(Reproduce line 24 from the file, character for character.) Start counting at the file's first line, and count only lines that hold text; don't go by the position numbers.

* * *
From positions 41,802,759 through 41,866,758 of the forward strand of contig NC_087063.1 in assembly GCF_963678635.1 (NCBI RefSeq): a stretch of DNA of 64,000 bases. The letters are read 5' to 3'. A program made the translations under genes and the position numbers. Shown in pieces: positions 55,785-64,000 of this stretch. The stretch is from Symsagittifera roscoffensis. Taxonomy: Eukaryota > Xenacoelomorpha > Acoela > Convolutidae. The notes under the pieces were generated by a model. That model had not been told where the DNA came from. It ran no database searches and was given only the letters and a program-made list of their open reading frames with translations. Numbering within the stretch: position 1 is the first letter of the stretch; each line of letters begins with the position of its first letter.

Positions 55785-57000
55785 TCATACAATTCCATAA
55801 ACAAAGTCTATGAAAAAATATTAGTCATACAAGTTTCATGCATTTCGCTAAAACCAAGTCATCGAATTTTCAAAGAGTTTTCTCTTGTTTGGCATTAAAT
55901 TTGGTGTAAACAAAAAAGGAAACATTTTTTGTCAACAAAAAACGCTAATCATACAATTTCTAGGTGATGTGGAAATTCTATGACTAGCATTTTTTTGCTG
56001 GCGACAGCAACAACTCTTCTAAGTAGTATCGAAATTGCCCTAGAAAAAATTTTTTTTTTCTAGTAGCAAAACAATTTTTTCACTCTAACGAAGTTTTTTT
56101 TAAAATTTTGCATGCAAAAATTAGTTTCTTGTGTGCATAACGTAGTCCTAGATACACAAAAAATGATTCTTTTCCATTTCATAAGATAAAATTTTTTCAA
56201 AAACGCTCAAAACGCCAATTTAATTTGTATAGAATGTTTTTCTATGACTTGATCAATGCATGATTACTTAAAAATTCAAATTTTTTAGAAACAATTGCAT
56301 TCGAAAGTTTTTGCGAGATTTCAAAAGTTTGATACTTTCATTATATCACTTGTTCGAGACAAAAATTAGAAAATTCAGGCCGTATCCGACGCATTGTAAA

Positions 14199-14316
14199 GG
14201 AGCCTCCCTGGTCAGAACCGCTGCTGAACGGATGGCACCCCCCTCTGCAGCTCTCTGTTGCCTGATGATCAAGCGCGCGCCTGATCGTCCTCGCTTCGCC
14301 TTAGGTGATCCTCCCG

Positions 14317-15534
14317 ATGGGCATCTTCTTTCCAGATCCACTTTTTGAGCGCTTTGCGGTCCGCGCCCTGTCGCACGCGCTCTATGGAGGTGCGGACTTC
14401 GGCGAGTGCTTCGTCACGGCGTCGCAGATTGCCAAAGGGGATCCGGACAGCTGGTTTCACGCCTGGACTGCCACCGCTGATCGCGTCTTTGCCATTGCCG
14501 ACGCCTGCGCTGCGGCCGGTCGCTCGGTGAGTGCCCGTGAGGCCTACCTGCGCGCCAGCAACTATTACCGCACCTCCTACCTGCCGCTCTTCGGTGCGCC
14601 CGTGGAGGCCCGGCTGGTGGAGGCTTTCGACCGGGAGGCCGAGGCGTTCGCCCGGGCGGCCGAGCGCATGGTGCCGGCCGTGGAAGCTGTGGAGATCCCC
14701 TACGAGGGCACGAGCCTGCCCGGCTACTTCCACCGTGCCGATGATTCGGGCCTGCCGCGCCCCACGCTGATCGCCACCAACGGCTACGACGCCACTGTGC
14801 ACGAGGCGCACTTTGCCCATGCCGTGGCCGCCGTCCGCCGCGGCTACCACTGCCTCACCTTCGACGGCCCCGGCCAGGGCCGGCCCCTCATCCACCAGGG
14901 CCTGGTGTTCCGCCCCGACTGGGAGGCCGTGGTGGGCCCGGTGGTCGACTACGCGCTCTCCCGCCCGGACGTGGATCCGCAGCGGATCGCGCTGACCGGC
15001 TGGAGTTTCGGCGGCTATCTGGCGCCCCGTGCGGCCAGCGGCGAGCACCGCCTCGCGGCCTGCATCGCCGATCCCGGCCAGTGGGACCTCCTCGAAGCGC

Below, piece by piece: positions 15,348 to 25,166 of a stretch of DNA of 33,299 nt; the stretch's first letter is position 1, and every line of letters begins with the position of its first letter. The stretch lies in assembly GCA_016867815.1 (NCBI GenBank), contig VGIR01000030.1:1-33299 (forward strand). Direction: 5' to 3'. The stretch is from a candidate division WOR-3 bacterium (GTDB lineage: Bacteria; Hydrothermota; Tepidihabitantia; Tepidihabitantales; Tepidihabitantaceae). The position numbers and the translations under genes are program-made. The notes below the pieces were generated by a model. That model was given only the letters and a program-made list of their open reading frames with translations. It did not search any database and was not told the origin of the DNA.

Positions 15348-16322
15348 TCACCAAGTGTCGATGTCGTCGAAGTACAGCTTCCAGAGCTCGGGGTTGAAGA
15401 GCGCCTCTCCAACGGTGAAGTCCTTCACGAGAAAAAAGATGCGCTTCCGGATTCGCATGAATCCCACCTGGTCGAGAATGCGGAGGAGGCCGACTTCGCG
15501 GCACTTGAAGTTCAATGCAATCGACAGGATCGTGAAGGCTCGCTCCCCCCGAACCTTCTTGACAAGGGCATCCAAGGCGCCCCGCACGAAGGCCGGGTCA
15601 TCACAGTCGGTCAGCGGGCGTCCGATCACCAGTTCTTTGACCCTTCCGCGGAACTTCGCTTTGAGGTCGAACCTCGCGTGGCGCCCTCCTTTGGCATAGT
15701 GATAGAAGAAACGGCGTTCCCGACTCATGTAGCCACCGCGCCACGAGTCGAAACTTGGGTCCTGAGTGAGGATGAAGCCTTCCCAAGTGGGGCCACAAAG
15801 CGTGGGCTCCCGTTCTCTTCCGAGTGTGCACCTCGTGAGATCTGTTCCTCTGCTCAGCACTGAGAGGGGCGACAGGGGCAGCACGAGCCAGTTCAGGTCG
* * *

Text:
Positions 15348-16322